By Ebu Aydin (guest contributor)
Student of the Risale-i-Nur
Post-graduate Philosophy Student
[This] is a paper I submitted for a Philosophy of Science subject I took. The question I tackled was: Does the Big Bang theory point to God? In it, I argue that even if the standard Big Bang theory turns out to be wrong, whatever theory replaces it must itself require a supernatural cause of some sort (and that such a cause needs to possess life and will).
In this paper, I will argue that the Big-Bang theory points to a supernatural cause of the beginning of the universe, since the universe cannot have come from nothing. I will say that the various counterarguments to my contention amount either to a denial of the causal principle, or rely on the claim that the physical world has existed eternally in some sense. I will argue that both positions entail metaphysical impossibilities.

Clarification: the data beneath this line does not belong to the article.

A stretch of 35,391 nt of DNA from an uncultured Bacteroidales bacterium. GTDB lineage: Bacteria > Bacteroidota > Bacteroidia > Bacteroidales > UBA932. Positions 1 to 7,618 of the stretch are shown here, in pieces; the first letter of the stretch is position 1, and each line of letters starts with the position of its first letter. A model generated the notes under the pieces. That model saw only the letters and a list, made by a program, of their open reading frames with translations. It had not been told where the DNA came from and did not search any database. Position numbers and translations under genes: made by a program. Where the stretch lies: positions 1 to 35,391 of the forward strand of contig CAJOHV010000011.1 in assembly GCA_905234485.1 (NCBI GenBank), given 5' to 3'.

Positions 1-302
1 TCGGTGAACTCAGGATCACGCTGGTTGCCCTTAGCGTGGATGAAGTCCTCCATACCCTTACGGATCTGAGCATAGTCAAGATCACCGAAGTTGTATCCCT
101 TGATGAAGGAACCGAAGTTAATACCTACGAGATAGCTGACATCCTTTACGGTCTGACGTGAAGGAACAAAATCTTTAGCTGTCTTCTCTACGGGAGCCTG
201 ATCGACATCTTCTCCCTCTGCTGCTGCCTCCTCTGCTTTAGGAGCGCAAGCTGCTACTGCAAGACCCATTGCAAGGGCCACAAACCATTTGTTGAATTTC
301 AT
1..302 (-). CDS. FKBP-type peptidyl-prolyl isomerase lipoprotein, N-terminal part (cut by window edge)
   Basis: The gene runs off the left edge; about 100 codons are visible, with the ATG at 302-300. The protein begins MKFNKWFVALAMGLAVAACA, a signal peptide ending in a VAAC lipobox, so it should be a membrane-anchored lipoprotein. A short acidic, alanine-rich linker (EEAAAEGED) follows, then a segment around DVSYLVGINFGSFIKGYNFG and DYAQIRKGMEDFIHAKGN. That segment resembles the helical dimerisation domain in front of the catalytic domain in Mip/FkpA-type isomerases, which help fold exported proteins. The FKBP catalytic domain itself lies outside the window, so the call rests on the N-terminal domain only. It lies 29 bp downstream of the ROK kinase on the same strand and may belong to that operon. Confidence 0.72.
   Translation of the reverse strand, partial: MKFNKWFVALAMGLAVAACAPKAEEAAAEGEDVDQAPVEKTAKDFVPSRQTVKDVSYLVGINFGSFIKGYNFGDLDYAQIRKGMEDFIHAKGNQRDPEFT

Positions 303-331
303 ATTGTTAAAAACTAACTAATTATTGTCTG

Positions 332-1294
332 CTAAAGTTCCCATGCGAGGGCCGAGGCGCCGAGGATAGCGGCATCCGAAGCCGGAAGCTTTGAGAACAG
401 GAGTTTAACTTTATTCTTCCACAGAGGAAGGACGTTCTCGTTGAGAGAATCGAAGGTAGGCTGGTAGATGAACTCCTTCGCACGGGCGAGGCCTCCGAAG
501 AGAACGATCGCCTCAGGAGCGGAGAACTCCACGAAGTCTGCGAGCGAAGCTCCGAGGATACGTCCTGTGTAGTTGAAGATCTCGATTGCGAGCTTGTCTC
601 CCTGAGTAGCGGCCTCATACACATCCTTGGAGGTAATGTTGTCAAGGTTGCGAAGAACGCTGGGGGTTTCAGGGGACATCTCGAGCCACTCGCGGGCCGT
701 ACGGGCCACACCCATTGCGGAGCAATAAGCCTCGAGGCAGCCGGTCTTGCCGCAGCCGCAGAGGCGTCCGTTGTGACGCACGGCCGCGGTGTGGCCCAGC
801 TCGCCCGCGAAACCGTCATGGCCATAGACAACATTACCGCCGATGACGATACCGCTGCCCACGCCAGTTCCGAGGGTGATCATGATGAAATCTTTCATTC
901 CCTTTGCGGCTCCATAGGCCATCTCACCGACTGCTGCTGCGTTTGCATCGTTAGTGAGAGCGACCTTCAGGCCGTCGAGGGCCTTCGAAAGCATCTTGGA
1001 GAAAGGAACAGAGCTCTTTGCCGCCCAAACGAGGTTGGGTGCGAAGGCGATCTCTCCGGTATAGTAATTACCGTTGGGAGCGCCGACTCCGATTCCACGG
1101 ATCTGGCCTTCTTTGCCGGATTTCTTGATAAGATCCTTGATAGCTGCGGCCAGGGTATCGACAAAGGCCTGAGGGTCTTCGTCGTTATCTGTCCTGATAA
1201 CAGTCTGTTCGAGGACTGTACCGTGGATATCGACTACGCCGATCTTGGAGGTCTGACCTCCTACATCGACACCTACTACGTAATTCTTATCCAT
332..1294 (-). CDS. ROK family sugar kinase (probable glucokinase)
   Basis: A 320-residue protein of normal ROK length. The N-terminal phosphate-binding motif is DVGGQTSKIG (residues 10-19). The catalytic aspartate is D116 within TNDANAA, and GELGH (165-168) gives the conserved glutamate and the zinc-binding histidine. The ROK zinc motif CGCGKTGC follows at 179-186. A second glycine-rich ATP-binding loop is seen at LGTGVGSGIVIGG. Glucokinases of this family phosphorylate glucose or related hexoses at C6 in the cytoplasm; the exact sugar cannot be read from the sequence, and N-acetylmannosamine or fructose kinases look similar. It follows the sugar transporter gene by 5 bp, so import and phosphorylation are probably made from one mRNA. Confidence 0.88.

Nature editor John Maddox once complained that, “Creationists and those of similar persuasions wishing to find support for their opinions have ample justification in the doctrine of the Big-Bang”. That justification can be phrased in terms of the following argument: Time, space and matter did not exist causally (as opposed to temporally) prior to the Big-Bang, thus the Big-Bang marks the beginning of the universe. Since nothing can come from nothing, the universe requires a cause of its beginning. Moreover, that cause must transcend space and matter, and must be timeless, at least sans the universe. It must thus be supernatural and powerful.